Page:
The Cerro de la Gloria is a small mount located at the General San Martin Park. At the top of the mount is the huge memorial to the Army of the Andes for liberating Argentina, Peru, and Chile from the Spaniards. There is a motorable road to the top but if you’re up for some exercise a walk to the top is a good idea. The view from the top is quite rewarding with panoramic views of the mountains and city.
63km south of Mendoza is the center of Potrerillos, a district of the Lujan de Cuyo Department. Not very far from the center lies the artificial Lake Potrerillos, formed by a large dam on the Mendoza River. The lake is a popular spot with a few hotels, resorts and adventure clubs in the vicinity. It’s a great place to spend the day surrounded by some stunning beauty. Outdoor adventure activities like rafting, trekking and horseback riding can also be enjoyed here.
Puente del Inca
If you’re making the trip to Mount Aconcagua then this is a great location to add to your itinerary, en route to the mountain. The Puente del Inca is a naturally formed golden-colored arch (from the mineral springs in the region) over the Las Cuevas River. This natural bridge was probably created over a long period of time from the glaciers and hot springs in the region. The bridge which was supposedly used by the Incas was visited by Charles Darwin in 1835.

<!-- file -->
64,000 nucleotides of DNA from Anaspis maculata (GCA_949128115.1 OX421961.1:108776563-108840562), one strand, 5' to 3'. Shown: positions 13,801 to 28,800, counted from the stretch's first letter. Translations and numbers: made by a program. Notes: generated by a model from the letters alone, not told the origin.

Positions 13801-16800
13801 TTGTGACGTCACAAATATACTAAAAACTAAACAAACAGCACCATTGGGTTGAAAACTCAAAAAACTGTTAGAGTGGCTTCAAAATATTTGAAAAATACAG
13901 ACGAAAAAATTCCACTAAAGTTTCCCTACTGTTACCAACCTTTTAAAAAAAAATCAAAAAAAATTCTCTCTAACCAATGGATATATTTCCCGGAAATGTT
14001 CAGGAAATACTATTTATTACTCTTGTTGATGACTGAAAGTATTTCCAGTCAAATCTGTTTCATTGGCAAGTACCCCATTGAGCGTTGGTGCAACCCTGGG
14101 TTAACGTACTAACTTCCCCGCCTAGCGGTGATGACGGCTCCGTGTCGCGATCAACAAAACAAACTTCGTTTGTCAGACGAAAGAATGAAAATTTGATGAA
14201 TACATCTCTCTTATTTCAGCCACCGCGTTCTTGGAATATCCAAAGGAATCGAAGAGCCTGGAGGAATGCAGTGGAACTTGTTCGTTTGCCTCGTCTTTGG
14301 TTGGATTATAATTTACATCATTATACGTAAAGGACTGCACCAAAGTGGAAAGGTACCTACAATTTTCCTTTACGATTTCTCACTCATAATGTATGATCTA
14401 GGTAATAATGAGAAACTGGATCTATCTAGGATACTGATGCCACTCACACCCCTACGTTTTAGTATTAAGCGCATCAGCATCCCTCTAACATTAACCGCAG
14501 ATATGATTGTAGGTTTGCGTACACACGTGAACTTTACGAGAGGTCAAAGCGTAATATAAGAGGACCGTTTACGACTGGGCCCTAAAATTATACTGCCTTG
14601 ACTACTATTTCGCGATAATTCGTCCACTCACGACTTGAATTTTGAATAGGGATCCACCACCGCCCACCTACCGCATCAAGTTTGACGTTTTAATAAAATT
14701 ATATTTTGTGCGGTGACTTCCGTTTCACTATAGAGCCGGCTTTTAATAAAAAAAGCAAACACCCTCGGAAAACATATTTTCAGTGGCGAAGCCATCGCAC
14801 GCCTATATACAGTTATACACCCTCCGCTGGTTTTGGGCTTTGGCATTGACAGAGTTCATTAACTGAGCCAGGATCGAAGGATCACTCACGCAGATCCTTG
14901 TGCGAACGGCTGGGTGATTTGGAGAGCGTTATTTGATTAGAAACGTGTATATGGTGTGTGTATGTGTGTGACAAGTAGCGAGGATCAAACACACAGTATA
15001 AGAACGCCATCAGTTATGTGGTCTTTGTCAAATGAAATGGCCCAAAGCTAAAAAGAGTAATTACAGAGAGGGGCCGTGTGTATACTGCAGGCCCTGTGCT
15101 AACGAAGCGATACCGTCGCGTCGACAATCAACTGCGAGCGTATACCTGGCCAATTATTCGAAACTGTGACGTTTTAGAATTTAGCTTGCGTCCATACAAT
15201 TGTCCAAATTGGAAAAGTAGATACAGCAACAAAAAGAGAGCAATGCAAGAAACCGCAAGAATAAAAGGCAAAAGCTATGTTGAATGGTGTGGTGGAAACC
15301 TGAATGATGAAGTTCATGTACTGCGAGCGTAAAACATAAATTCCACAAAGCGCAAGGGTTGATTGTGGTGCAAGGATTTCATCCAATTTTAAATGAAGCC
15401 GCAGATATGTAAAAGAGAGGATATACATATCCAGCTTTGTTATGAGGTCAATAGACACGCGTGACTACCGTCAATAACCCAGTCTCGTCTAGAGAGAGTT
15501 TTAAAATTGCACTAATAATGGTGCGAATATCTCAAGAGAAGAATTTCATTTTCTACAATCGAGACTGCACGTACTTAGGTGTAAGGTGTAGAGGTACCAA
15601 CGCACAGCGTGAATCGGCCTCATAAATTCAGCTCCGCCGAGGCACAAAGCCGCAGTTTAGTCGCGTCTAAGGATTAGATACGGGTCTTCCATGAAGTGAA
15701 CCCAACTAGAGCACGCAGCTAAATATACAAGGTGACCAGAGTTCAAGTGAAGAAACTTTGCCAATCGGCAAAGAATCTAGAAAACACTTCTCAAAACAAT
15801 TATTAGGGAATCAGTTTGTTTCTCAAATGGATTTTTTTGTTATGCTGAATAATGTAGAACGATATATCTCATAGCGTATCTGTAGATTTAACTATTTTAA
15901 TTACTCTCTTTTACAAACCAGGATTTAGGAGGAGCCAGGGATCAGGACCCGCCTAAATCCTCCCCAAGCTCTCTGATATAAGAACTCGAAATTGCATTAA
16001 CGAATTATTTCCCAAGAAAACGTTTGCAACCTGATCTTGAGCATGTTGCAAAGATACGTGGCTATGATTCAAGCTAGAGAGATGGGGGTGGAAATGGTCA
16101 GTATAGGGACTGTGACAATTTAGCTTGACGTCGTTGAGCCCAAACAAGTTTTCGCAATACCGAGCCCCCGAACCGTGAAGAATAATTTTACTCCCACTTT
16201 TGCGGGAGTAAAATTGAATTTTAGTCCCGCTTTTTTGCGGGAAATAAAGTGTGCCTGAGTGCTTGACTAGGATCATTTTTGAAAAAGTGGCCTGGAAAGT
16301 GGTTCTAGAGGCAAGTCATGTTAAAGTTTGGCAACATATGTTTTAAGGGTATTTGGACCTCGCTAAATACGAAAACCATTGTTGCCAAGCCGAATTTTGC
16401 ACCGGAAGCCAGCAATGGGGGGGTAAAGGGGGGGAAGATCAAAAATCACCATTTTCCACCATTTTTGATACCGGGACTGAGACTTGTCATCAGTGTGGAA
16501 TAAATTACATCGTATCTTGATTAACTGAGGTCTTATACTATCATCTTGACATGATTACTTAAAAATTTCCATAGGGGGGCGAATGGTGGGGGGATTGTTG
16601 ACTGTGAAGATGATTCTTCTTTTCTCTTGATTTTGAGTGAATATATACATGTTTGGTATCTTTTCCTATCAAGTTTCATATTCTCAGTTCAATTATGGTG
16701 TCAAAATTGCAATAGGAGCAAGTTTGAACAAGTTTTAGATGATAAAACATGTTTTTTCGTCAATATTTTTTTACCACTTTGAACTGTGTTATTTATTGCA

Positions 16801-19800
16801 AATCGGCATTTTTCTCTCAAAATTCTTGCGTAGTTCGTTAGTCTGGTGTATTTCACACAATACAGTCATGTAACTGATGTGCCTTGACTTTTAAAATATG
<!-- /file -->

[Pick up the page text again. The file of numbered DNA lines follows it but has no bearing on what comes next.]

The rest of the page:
Paseo Peatonal Sarmiento
If you want to feel the buzz of the city, the lively pedestrian-only street, Sarmiento, is the place to experience it. Located close to the Plaza Independencia this tree-lined street that is filled with shops, cafes, and restaurants is always bustling with activity. You can enjoy sipping a glass of wine or coffee as you watch people and soak in the local vibe. However, if you’re looking for some great nightlife then head to the Calle Aristedes Villanueva.
Chacras de Coria
Mendoza and its surroundings offer visitors the option of enjoying the best of both worlds. Whether its the bustling metropolis or the serene surroundings of the valleys, the choice is there for the picking. The town of Chacras de Coria, however, offers visitors a bit of both. Although tourism has brought about considerable expansion of the town, it still manages to hold onto its small-town charm. There are plenty of shopping venues and restaurants in the area which is also famous for its nightclubs. Young people from the city head to the town in the evenings to enjoy the nightlife. You can also begin your wine tour from the town as there are plenty of vineyards and bodegas in the surroundings.